All through Asian Tropical Forest and Tropical Rain Forest zones you will see the magnolias blooming this month into next. There are many species on grounds including Magnomia grandiflora, M. soulangiana, and M. denudada. Also throughout both these areas you cannot miss the osmanthus (Osmaria x burkwoodii), 3-6 foot shrub with small, evergreen leaves and many small, white, tubular, fragrant flowers. Another plentiful shrub is the English laurel, which most of you are probably familiar with. Right now it is blooming with sweet-smelling spikes of white flowers. Along the railing of the orangutan boardwalk are a number of vines. One blooming right now is five-leaf akebia (Akebia quinata). Dark burgundy, almost chocolate flowers will form large purple pods later in the season. Before this month is over the empress trees (Paulownia tomentosa) will be showing off their purple blooms. They are in bud right now but warm weather will bring out the blooms. This tree has a very rich history in its native China. In ancient Chinese legend, the empress tree was considered an omen of good fortune because of its association with the Phoenix, a mythical bird that regenerated itself in fire (this interesting association might come from the tree's trait of being able to regrow from it roots after being burned or cut down). Apparently the Phoenix would only alight in the choicest empress tree in the land, and only when a benevolent ruler was in power. For this reason, empress trees were a favorite tree to plant, just in case a Phoenix happened to come to town. In the Chinese tradition, parents planted a Paulownia tomentosa when a daughter was born. As the girl reached “marrying age,” the mature tree was cut down to make all sorts of handsome household items for her dowry.
There are a lot of willow species on grounds and they are starting to bloom. Most have the typical “pussy willow” look to the flowers. Several in Northern Trail have pretty yellow blooms and in front of the red crowned crane exhibit is a variety with black blooms. These are prime browse plants for the zoo animals.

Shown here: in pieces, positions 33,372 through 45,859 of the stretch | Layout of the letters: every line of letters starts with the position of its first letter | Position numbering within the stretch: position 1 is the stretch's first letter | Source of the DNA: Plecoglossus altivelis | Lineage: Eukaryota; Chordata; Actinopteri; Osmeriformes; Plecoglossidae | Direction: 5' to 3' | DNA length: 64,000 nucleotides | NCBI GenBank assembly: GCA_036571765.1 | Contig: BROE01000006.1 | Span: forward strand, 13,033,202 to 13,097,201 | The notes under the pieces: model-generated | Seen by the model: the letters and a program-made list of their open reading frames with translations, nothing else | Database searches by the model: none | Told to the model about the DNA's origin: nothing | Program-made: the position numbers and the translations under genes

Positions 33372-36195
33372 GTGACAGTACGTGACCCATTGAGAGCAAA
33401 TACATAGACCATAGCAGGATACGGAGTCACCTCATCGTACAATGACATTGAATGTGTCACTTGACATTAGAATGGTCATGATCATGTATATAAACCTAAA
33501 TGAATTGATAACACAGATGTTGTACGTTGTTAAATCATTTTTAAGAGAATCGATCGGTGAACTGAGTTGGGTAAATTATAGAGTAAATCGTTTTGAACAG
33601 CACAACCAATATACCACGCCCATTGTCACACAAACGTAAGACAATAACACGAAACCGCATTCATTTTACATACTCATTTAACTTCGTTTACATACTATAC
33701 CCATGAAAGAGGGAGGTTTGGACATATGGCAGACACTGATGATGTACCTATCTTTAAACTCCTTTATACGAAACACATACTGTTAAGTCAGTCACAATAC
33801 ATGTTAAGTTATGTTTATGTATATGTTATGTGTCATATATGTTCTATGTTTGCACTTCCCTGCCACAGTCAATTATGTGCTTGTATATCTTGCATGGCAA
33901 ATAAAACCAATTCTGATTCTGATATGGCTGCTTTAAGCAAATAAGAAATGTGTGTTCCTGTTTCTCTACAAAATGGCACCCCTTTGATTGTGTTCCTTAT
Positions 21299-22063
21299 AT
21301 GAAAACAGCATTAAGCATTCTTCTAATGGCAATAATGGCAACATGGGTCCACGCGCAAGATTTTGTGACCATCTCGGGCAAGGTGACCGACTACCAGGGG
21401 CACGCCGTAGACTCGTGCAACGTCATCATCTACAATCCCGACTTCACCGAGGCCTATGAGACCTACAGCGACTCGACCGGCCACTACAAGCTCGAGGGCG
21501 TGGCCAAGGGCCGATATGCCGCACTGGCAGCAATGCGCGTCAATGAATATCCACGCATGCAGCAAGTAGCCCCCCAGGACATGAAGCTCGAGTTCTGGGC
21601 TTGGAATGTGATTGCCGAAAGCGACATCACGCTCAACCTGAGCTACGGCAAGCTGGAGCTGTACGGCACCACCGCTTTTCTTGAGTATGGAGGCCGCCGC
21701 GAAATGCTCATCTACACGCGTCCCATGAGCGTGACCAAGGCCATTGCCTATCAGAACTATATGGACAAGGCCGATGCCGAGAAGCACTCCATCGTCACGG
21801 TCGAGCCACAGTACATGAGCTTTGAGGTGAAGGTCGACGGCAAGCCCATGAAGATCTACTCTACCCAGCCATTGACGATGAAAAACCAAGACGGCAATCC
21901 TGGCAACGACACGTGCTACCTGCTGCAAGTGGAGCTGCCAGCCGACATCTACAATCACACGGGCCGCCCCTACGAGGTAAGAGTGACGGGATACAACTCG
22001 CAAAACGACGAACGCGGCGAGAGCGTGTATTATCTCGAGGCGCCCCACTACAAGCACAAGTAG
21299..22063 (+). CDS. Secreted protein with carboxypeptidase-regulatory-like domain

Also in Northern Trail the blueberries are in flower. These relatives of the heathers, salal, madrona, and rhododendrons have small white flowers that keep the bees busy.
Around the Tropical Rain Forest a few things are in bloom. Look for the sweet smellingOsmanthus burkwoodii. This member of the olive family is a small evergreen shrub with clusters of white tubular flowers. Just starting to bloom is the Mexican orange (Choisya turnata). This also smells sweet and can be found near the main restroom. Look for its palmatly (like the palm of your hand) compound leaves that, if crushed, also give off a fragrance.
The laurustinus (Viburnum tinus) is a common plant on zoo grounds. This broad-leafed evergreen has clusters of white flowers that started blooming in November and will continue into spring. There are a number planted around the north restroom. Several other viburnums are also blooming. Look for leatherleaf viburnum (Viburnum rhytidophyllum) along the Rain Forest Food Pavilion pathway, Viburnum davidii — a low one with puckered leaves through out the zoo, and Viburnum cinnamomifolium, which looks like a larger form of davidii and is found in the Trail of Vines exhibit zone.
In the Asian Tropical Forest zone look for the bishop’s hat (Epimidium pinnatum), a low groundcover with heart-shaped leaves and spikes of mostly yellow flowers.